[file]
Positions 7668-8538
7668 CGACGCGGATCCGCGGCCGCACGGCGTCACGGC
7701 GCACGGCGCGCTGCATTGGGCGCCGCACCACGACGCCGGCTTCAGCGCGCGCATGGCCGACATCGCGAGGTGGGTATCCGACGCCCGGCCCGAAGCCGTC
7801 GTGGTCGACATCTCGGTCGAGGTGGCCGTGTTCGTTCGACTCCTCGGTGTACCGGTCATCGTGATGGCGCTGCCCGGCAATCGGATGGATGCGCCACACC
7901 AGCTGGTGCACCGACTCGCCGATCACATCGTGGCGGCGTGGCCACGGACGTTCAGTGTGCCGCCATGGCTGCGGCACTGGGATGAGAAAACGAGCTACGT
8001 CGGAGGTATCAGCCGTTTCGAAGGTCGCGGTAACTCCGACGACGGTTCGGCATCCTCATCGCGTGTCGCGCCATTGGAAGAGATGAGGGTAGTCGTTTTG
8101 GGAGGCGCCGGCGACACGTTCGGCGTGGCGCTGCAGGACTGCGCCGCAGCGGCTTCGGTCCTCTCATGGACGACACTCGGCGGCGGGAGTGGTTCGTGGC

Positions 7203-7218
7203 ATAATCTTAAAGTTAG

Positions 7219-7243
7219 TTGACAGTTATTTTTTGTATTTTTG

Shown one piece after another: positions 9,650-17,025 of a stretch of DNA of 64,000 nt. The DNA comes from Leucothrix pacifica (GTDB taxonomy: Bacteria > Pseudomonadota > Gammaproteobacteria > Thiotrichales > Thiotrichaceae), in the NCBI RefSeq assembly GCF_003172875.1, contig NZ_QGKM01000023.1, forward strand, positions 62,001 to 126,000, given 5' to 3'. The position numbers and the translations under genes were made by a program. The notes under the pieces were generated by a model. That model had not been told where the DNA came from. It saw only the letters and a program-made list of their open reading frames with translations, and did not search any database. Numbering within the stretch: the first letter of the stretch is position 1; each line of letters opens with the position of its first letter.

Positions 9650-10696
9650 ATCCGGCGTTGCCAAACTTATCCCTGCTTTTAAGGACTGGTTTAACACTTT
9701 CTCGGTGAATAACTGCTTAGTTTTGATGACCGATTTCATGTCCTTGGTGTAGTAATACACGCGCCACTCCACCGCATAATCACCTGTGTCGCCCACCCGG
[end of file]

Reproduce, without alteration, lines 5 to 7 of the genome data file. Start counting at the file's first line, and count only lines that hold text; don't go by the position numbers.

7901 AGCTGGTGCACCGACTCGCCGATCACATCGTGGCGGCGTGGCCACGGACGTTCAGTGTGCCGCCATGGCTGCGGCACTGGGATGAGAAAACGAGCTACGT
8001 CGGAGGTATCAGCCGTTTCGAAGGTCGCGGTAACTCCGACGACGGTTCGGCATCCTCATCGCGTGTCGCGCCATTGGAAGAGATGAGGGTAGTCGTTTTG
8101 GGAGGCGCCGGCGACACGTTCGGCGTGGCGCTGCAGGACTGCGCCGCAGCGGCTTCGGTCCTCTCATGGACGACACTCGGCGGCGGGAGTGGTTCGTGGC